Postby Collective » Thu Nov 26, 2009 9:32 pm

Moggalana wrote:Hi Collective,

you wrote about focusing on the breath "holistically". I once read about a Zen excersise for cultivating samadhi. A student is instructed to so fully concentrate onto the experience of the whole breath (and not onto a particular part like the nose or abdomen) until the "breather" vanishes and the only thing remaining is the breath itself. You become the breath. Maybe that could work for you?

Mingyur Rinpoche, a Mahamudra teacher of the tibetan buddhist tradition, sometimes states that the best meditation is non-meditation. It is a shamatha practice without an object or rather the object of awareness is awareness itself. Maybe that is what you are doing? You can find some instructions here and there.

Just a few thoughts...


"[W]ithout an object or rather the object of awareness is awareness itself"

Now that sounds exactly what I am trying to do
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Re: Focusing on nothing

Postby Collective » Thu Nov 26, 2009 9:38 pm

Sanghamitta wrote:Can I just point out respectfully Moggalana that this subforum is called "Theravadin Meditation." It may be that Collection finds your suggestions useful. It may be that they would be better in another subforum.

:anjali:

Ok now I'm really confused. What have I been doing for the last 6 months? I thought I was doing vipassanathis which was a part of Theravain mediation

No I don't have a teacher - there isn't one even remotely close. I have just 5 books:

Buddhism: The Plain Facts
Robert Mann & Rose Youd

Buddhism Plain and Simple
Steve Hagen

Meditation Now or Never
Steve Hagen

Mindfulness in Plain English
Bhante Henepola Gunaratana

8 Mindful Steps to Happiness
Bhante Henepola Gunaratana
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Re: Focusing on nothing

Postby Dan74 » Fri Nov 27, 2009 12:32 am

Collective wrote:There is no dullness, just awareness of emptiness, or experiencing nothing.

I just can't seem to find any sensation with my breath, neither nostrils or abdomen. Especially not the abdomen. And I don't think it conducive to keep my hand positioned on my abdomen as it requires effort. Best Iget is when I'm aware of breathing holistically, all over, generally. But then I start thinking 'is this not focused enough?'


I am not a teacher and perhaps some who is a teacher or who has a lot more experience can comment.

My understanding is that unless you are a proficient meditator, you should stick with an object. Otherwise there is a danger of a disconnect with reality, with meditator going off into the lala-land , disconnected from the physical body and the present moment.

If you perceive nothing, what kind of vipassana is this? Vipassana means insight, what are you getting insight into? The arising of craving, anger and ignorance?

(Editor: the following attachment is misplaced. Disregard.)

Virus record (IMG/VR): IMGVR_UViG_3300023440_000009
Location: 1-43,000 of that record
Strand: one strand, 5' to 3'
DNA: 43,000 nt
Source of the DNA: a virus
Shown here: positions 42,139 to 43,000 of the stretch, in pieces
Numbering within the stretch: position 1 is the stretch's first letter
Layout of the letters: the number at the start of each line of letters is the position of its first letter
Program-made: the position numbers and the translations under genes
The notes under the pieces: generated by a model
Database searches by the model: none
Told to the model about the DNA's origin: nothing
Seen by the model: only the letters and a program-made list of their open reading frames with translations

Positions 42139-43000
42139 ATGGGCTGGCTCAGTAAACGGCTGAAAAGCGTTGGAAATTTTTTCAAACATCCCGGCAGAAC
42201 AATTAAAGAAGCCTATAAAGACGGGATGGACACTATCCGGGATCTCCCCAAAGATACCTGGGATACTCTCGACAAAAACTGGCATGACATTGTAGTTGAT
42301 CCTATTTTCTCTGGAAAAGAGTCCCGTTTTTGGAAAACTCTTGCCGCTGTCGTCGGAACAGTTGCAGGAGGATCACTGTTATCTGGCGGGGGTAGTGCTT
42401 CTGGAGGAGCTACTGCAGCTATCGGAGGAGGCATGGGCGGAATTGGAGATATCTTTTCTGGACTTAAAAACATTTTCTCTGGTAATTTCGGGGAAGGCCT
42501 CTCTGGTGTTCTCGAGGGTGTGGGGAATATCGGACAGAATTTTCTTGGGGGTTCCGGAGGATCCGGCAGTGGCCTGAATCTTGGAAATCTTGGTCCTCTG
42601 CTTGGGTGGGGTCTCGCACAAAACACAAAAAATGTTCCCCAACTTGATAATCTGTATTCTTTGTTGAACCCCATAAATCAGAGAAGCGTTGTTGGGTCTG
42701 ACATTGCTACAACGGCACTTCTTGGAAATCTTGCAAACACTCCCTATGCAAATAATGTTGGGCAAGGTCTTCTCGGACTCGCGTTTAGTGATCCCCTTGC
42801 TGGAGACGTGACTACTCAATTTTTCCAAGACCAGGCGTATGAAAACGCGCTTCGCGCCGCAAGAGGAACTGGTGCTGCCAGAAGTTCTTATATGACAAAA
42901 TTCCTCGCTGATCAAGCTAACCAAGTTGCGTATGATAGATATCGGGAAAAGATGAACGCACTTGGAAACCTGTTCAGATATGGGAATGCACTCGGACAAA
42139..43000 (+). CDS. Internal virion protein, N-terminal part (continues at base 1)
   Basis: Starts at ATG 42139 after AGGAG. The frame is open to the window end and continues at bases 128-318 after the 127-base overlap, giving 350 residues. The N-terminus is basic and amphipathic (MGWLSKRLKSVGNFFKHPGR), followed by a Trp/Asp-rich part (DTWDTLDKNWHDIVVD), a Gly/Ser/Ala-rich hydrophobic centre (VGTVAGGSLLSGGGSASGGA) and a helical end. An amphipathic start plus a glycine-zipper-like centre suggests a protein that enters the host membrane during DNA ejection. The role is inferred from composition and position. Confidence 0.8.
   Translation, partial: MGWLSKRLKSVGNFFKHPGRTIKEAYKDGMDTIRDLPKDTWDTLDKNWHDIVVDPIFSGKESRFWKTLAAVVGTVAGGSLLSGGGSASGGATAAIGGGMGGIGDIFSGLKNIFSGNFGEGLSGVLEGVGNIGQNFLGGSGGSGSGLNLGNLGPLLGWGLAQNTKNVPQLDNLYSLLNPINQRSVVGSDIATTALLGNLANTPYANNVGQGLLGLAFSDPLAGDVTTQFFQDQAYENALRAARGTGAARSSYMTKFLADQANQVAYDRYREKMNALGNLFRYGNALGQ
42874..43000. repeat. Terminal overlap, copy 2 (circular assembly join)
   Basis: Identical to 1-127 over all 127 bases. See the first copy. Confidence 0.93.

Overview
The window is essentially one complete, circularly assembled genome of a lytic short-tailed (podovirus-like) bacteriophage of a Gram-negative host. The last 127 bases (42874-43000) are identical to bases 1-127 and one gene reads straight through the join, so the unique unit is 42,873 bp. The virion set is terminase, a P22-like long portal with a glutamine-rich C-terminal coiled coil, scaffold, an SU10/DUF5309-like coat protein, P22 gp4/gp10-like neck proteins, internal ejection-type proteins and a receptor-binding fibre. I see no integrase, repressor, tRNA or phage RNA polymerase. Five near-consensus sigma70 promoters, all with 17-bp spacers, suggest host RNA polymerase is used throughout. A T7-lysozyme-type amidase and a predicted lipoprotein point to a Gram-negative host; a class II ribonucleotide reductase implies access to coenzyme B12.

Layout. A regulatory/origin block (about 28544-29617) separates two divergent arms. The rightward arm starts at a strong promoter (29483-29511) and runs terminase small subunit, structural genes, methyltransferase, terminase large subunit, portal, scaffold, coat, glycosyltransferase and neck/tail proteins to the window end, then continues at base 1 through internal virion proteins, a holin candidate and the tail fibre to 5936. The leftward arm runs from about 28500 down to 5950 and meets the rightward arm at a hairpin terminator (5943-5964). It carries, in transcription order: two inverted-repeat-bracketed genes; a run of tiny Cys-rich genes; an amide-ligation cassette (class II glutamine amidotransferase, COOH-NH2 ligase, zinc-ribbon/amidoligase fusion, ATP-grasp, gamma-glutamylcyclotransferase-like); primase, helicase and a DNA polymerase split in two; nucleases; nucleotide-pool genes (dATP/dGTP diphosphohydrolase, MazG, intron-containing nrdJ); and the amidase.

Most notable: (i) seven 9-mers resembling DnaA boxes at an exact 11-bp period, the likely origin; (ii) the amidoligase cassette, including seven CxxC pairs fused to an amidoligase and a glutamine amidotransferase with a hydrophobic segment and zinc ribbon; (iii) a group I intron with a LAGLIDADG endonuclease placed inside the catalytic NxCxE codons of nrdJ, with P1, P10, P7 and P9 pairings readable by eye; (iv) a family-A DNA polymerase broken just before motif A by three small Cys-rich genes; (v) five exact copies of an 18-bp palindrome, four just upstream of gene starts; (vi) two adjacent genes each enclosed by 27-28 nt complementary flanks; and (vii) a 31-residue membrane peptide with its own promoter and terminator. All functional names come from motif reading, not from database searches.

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Re: Focusing on nothing

Postby ground » Fri Nov 27, 2009 9:00 am

Dear friends

reading this thread and the good comments provided here, I feel inspired to give some quotations I of a text I have recalled while reading here (especially Paññāsikhara's question). I do not want to interfere. Please simply ignore if you feel that my post does not match the thread.

Having eliminated holding on to form, identifiable characteristics and wishfulness,
while cultivating the three gateways to freedom [sunyata, animitta, apranihita]
is the activity of the Lord of limitations.
...
Grasping experience through thought, which is the sphere of operation of our "mind",
is itself the ultimate content of what is.
...
One does not remain even in the states of absence of movements of thought
or of non-movement.
One should not remain in a state wherein there is no doubt,
nor eliminate a state of doubt.
...


and

One doesn't dwell even in the "middle", there being no middle since there are no extremes.
Without dwelling on anything whatsoever, in such a way one should cultivate a state of calm.
...
There is nothing to be affirmed and nothing to dwell on;
since there is no conditioned activity, (kowing it) is like knowing space;
Therefore everything arising from conditioned activity is a defect of contemplation.
...
Experiencing itself cannot be objectivied or dwelled upon.
Removing this defect of objectivying and dwelling on experience
is a subtle form of mental fixation.
...
Correcting body and mind according to what pleases one
Is the peg by which thoughts are held.
...
When [a thought] arisies one does not eliminate it, nor does one
construct a support for the mind when no [thought] arises.

The Oral Instructions of Manjushrimitra

Kind regards